Sit Down for Fitness: An Exercise Routine You Can Do at Your Desk

Exercise routine

It is common knowledge that a sedentary lifestyle can lead to serious health issues, such as cardiovascular disease and diabetes, and can even contribute to anxiety and depression. Yet a large portion of American employees spend hours upon hours sitting at their desks without taking regular breaks for physical activity or having a fixed exercise routine.

The American Heart Association recommends at least five half-hour sessions of moderate aerobic exercise every week. Some individuals have no problem accomplishing this goal: they have a consistent exercise routine — doing yoga in the morning or hitting the gym after work. However, many people struggle to achieve their “work-week 30” of exercise due to work and their home life. Between a full-time career and a full-time family or other personal responsibilities, when is the modern American supposed to find time to exercise properly? Luckily, tracking your activity using a wearable device and your wellness portal is easily accomplished.

Luckily, there are dozens of exercises that can be accomplished right there at your desk. Most of them require only a few minutes of time and no equipment. So the next time you feel your back starting to ache and your fingers starting to cramp up, click Save and take a few minutes to squeeze in some exercise with this routine tailored specifically to the desk-bound:

Warm Up (5 minutes)

Seated Spinal Twist: Sit sideways in your chair, placing your feet flat on the ground. Grasp the back of the chair and use your arms to twist your body toward the back of the chair. Hold for eight to ten breaths, then face the opposite direction and repeat for the other side. Targets back pain that occurs after sitting for long periods of time.

Eagle Arms: Sit up straight and reach both arms out in front of you. Bend the left arm upward at the elbow while wrapping the right arm underneath and around it until your palms can touch. In other words, twist your arms together. Your hands should end up in front of your face. Turn your head slowly to the left, then the right, several times. Repeat with right arm. Targets the upper back, shoulders and neck, which can become sore after a long day of sitting and typing.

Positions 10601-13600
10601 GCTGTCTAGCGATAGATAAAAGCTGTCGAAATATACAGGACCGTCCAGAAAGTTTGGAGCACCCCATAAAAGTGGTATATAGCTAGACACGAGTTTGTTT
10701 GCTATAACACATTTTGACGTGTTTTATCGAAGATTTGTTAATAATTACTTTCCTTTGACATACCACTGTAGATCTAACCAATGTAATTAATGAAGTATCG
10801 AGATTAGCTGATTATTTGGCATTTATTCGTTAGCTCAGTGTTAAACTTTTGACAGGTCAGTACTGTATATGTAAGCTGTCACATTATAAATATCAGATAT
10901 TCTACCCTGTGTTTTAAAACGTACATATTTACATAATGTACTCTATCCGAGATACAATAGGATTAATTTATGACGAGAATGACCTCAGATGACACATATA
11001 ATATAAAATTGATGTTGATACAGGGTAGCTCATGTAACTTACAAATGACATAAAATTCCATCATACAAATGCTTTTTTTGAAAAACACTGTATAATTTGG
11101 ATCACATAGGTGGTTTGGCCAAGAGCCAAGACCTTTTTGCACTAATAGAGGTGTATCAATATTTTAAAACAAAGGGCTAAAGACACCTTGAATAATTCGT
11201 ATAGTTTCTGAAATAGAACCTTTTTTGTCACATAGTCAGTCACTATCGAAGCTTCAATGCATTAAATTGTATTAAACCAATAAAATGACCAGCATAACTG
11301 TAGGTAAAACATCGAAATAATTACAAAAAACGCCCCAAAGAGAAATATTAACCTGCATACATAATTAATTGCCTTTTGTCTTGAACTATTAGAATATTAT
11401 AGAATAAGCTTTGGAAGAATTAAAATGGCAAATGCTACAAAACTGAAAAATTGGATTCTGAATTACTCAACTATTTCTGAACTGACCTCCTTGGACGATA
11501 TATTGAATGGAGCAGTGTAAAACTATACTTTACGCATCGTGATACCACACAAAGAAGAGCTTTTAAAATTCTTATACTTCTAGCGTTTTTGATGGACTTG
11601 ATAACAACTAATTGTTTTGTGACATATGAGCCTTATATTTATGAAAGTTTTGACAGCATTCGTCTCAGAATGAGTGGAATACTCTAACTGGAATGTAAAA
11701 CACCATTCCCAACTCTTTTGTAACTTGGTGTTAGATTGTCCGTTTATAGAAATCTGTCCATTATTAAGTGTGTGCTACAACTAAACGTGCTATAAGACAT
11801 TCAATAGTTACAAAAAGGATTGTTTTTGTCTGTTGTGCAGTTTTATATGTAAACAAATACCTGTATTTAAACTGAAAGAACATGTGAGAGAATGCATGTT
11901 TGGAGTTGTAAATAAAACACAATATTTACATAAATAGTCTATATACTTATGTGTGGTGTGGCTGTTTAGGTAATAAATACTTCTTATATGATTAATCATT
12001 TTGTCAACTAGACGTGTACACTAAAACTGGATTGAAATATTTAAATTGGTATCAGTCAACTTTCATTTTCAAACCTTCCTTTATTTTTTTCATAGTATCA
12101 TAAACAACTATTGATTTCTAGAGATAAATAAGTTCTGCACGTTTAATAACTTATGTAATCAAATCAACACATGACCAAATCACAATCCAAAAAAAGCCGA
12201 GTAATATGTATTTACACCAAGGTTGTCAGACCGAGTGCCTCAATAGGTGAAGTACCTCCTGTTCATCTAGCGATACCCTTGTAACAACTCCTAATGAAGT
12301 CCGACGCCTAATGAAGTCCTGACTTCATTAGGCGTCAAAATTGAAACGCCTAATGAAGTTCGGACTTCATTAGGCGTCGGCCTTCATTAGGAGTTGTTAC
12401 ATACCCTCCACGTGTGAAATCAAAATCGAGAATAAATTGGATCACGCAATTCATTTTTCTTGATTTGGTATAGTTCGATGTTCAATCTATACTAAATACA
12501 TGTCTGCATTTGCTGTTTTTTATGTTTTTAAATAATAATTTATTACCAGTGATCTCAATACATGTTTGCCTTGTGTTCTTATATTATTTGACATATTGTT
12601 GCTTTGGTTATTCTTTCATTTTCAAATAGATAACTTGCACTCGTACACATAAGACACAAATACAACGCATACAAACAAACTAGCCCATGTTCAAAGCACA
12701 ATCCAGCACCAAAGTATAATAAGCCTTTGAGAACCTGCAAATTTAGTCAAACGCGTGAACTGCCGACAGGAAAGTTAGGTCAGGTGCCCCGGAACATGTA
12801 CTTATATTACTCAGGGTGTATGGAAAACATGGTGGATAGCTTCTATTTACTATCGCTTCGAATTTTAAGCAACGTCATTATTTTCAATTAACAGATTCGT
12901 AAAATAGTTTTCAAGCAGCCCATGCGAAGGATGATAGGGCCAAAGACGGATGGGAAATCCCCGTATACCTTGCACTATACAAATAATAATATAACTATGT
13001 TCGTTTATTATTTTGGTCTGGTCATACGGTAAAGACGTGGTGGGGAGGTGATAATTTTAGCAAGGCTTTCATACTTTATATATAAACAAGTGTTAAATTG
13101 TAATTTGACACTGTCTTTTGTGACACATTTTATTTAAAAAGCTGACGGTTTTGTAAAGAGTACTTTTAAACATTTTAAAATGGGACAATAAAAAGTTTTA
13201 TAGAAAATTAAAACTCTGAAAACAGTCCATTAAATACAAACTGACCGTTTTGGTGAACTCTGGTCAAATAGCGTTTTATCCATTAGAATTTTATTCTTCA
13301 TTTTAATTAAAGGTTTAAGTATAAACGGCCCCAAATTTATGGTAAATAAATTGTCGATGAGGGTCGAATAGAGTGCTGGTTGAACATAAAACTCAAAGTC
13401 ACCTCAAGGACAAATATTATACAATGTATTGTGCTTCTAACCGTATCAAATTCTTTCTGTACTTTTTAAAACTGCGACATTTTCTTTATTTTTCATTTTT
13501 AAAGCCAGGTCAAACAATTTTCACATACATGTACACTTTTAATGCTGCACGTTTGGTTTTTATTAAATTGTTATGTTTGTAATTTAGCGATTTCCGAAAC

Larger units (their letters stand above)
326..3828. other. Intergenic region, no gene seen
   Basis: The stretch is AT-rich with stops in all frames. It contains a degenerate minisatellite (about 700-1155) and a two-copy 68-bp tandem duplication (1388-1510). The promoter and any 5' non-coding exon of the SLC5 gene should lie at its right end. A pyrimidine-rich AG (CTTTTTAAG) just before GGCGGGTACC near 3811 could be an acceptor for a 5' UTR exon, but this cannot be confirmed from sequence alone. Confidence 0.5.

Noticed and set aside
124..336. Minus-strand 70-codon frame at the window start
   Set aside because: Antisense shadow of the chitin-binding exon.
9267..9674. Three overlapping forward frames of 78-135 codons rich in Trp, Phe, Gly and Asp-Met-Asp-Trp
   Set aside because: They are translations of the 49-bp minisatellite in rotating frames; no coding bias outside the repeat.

Chest Opener: Draw your arms upward behind your back and interlace your fingers, keeping your arms straight. Place your forearms on the back of the chair and slowly lower your chin to your chest. Hold for eight to ten breaths. Targets a tight chest and sore shoulders.

Thread the Needle: Sit up straight in your chair and cross your left leg onto your right, so that the left ankle is placed just above the right knee. Keeping your right foot flat on the ground, reach your left arm through the space and grasp the back of your right thigh. With the support of your right hand as well, slowly lift your right leg upward until you feel a stretch in your left hip. Hold for eight to ten breaths, then repeat on the other side. Targets hip pain that can occur after sitting for long periods of time.

Exercise (10-15 minutes)

Jog in Place: Most people are already familiar with this one. Stand up at your desk and jog in place for forty-five seconds. For an added challenge, bring your knees up as high as you can. Rest for ten to fifteen seconds before beginning again. Repeat three to five times.

Push-ups: Getting down on your office floor is optional. If you would rather not, then use the edge of your desk or a sturdy wall. Do three sets of ten, and remember to use good form to avoid elbow injury.

Tricep Dips: Stand facing away from your desk. Firmly grasp the edge of the desk behind you with both hands about shoulder-width apart. Straighten your arms and place your feet about two feet away from the desk; then bend your elbows, lowering your body straight down and then back up. Do three sets of ten.

Jump an Invisible Rope: Again, this one is fairly self-explanatory. Pretend that you are grasping a jump rope in your hands and go through the arm and jumping movements. Switch off between feet for several hops at a time for an added challenge. Continue for forty-five seconds, then rest for ten to fifteen seconds. Repeat three to five times.

In as little as fifteen to twenty minutes, this desk exercise routine will loosen up your limbs and get your blood flowing. To stave off injury and illness caused by a sedentary lifestyle, perform this exercise routine – or any other desk-appropriate exercises – at least once a day while at work (or repeat it twice to fulfill your daily thirty minutes). Considering the numerous health conditions caused by a full-time desk job, keeping your body moving while at work is an important part of staying fit and healthy.